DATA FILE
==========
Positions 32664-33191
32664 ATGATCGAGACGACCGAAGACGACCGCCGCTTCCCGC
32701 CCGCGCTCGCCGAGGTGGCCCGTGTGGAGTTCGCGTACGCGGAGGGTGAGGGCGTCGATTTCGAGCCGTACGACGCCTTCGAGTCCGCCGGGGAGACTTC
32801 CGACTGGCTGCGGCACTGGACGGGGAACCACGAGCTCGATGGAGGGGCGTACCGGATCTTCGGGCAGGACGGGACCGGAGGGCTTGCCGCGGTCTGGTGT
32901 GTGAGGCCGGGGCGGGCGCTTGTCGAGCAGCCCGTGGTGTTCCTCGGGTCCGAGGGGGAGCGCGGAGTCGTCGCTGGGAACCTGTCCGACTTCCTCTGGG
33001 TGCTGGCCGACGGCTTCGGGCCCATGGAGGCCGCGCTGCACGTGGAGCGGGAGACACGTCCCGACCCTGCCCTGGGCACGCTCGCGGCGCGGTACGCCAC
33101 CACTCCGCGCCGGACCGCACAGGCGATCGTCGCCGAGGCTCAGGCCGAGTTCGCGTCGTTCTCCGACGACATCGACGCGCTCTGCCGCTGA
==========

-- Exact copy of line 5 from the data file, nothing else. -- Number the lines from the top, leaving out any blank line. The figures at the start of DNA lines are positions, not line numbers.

32901 GTGAGGCCGGGGCGGGCGCTTGTCGAGCAGCCCGTGGTGTTCCTCGGGTCCGAGGGGGAGCGCGGAGTCGTCGCTGGGAACCTGTCCGACTTCCTCTGGG